CUMULATIVE SECOND YEAR COST-BENEFIT ANALYSIS OF PIMA COUNTY S DRUG TREATMENT ALTERNATIVE TO PRISON PROGRAM REPORT

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1 CUMULATIVE SECOND YEAR COST-BENEFIT ANALYSIS OF PIMA COUNTY S DRUG TREATMENT ALTERNATIVE TO PRISON PROGRAM REPORT Submitted to: Barbara LaWall Pima County Attorney and Melissa Rueschhoff, Esq. Program Director for DTAP/DCE Pima County Attorney s Office Maimon Research LLC 5061 N Apache Hills Trail TUCSON AZ September,

2 EXECUTIVE SUMMARY The Pima County Drug Treatment Alternative to Prison (DTAP) program is three-year probation program that uses a drug court model. DTAP enables drug addicted criminals to plead guilty to an offense and then enter a residential, therapeutic community treatment followed by ongoing drug monitoring with regular court appearances as an alternative to a prison sentence. Persons who drop out of DTAP are imprisoned for violation of the terms of their probation. The purpose of this study is to assess the costs and benefits or direct cost savings to the justice system of the Pima County DTAP program in the period, 1 January 2011 to 30 June The assessment is based on the outcomes for the 52 entrants to DTAP who were enrolled in the period 1 January 2011 to 31 December By 30 June 2013, 9 entrants had graduated from the intensive part of the program, 16 had failed and been sent to prison and 27 were still in the program. In the period to 30 June 2013 the DTAP program had a success rate of 69.2% with 36 entrants still in the program. A further 28 persons entered the program after 1 January The impact of these entrants will be reviewed in future reports. The cost savings or benefits from the DTAP program to the justice system in Arizona to 30 June 2013 are summarized below: DTAP program cost $786,383 Estimated costs in absence of DTAP $1,795,524 DTAP cost savings $1,009,141 Total cost of the DTAP program to the justice system for the period 1 January 2011 to 30 June 2013 is estimated to be $786,383 or an average of $15,123 for each entrant. This cost includes incarceration costs for those who failed DTAP. The cost savings from the DTAP program are estimated by comparing the DTAP costs to the costs incurred by the justice system if those same individuals had rejected the DTAP plea bargain. This would have resulted in incarceration and associated costs. Estimated total costs to the justice system if this had occurred were estimated at $1,795,524 or $34,529 per person to 30 June DTAP program cost savings to the justice system for those entering in the first two years were estimated to be $1,009,141 or $19,406 per entrant. If DTAP program costs and cost savings are projected out for the full 3 years for those in the program together with incarceration costs, then the DTAP program generates an overall cost savings of $1,683,404 or an average of $32,373 per entrant. 2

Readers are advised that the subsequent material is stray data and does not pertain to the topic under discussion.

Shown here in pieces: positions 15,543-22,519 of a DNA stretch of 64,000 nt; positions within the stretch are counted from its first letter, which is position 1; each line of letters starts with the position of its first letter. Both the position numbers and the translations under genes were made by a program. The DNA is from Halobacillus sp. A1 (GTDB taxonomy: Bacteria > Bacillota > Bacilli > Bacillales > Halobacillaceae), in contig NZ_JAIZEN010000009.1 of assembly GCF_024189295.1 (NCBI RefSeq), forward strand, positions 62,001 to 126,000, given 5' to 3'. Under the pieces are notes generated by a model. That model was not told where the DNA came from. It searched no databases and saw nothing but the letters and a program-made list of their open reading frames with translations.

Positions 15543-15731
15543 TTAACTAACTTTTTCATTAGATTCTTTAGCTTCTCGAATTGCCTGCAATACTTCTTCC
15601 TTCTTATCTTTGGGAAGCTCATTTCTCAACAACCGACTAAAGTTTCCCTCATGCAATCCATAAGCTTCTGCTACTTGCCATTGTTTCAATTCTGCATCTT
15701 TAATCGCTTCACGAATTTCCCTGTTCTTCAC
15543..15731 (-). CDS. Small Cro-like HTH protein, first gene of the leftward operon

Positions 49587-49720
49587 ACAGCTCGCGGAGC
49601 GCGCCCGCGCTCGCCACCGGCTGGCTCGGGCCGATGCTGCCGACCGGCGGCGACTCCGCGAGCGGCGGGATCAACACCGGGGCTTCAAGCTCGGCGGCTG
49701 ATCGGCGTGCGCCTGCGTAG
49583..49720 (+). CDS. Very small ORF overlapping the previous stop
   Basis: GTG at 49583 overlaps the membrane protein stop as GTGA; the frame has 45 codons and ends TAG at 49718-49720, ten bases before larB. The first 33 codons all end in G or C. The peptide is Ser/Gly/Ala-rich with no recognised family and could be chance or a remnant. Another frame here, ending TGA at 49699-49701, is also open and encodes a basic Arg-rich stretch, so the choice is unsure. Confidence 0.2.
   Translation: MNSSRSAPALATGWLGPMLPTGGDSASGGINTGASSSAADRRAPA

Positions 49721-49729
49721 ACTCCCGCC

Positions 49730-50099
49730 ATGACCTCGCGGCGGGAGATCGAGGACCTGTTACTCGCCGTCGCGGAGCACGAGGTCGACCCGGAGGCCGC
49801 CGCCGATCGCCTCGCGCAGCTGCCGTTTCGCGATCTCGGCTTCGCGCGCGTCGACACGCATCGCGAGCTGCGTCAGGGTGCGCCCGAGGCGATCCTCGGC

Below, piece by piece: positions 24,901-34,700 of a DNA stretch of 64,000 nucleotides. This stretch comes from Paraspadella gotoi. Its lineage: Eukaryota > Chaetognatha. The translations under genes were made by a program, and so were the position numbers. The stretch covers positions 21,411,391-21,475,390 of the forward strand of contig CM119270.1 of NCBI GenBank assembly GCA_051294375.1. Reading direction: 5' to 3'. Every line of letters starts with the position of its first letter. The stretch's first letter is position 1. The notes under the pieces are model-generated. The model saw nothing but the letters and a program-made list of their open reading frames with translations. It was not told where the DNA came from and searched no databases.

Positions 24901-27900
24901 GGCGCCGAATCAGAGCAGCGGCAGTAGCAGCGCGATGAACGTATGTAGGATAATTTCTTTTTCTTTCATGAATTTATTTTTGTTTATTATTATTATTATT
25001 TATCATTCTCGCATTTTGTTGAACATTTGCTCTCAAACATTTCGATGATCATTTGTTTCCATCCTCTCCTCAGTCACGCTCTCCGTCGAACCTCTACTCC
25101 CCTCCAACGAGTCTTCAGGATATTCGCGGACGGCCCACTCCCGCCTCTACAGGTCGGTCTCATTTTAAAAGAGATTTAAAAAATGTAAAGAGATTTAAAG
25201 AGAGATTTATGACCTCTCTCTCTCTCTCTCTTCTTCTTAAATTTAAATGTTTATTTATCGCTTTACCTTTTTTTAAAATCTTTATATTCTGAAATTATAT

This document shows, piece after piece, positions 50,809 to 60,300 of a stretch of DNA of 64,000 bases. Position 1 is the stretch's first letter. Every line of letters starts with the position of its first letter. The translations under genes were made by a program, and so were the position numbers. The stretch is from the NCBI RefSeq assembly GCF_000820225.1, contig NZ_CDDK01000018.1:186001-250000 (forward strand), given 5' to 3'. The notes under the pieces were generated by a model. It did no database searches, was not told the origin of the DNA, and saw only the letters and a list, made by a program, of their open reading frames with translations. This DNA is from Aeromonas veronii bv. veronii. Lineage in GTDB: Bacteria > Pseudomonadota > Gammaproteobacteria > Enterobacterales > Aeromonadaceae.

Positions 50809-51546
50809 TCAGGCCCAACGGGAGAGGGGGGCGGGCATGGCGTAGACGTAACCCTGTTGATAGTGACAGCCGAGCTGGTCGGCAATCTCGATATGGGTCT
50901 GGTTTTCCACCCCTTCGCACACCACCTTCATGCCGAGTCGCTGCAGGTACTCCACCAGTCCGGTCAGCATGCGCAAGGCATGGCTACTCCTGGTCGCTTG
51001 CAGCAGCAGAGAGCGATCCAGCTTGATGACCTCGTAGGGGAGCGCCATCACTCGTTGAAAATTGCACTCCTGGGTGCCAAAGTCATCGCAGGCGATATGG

3 The Pima County DTAP program has generated substantial cost savings to the justice system. It is a viable and robust program with the potential for substantially more savings as the program is expanded. These cost savings estimates understate the potential savings to the wider community. Program graduates are supported in finding stable employment, improving their skills in the workplace and engaging once more with their families. As such they pay taxes and reduce the burden of state support for themselves and their families. A majority of the participants interviewed (both ongoing and graduates) perceived the most helpful aspects of the DTAP program to be the treatment and ongoing support and sense of community from the DTAP team. Most saw it as their last chance to address their addiction and self-destructive habits and were motivated to achieve their recovery. 3